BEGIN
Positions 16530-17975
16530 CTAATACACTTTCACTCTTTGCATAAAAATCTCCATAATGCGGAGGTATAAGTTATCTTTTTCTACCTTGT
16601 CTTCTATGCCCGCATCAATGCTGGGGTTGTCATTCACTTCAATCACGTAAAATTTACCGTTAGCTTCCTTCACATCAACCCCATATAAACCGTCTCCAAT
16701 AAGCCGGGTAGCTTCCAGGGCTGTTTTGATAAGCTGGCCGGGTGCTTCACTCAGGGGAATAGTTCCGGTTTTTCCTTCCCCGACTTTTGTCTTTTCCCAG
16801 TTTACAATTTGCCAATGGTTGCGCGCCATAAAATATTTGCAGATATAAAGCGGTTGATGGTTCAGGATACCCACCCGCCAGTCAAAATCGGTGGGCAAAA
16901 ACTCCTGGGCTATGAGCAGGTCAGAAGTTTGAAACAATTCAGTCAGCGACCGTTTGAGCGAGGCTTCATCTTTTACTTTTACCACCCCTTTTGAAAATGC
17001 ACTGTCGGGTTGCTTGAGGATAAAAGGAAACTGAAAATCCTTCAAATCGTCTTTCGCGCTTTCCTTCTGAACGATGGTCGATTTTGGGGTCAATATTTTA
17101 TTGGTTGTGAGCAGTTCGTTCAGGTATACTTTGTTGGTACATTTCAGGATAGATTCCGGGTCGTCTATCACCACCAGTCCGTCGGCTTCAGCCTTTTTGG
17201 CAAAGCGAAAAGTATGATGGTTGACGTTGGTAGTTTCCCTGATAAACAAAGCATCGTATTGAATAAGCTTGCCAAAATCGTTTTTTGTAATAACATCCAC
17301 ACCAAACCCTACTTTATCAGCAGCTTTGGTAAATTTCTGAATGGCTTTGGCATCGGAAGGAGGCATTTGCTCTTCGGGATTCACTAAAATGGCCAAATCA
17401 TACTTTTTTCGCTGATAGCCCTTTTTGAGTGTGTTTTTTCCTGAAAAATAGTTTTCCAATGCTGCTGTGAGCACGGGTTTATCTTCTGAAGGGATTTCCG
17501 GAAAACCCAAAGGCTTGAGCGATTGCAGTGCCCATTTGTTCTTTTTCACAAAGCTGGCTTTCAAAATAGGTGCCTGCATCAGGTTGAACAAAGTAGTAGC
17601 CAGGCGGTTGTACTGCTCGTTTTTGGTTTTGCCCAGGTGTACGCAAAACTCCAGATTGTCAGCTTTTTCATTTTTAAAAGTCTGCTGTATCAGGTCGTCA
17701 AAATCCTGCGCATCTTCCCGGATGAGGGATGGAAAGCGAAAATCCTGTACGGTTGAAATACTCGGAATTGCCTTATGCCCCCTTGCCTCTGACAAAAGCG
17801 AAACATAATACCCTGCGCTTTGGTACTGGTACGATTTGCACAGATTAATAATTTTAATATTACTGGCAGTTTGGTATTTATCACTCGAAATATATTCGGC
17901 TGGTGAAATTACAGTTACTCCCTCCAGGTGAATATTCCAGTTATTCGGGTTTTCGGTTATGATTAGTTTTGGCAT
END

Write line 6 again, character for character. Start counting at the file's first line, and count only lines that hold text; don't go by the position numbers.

16901 ACTCCTGGGCTATGAGCAGGTCAGAAGTTTGAAACAATTCAGTCAGCGACCGTTTGAGCGAGGCTTCATCTTTTACTTTTACCACCCCTTTTGAAAATGC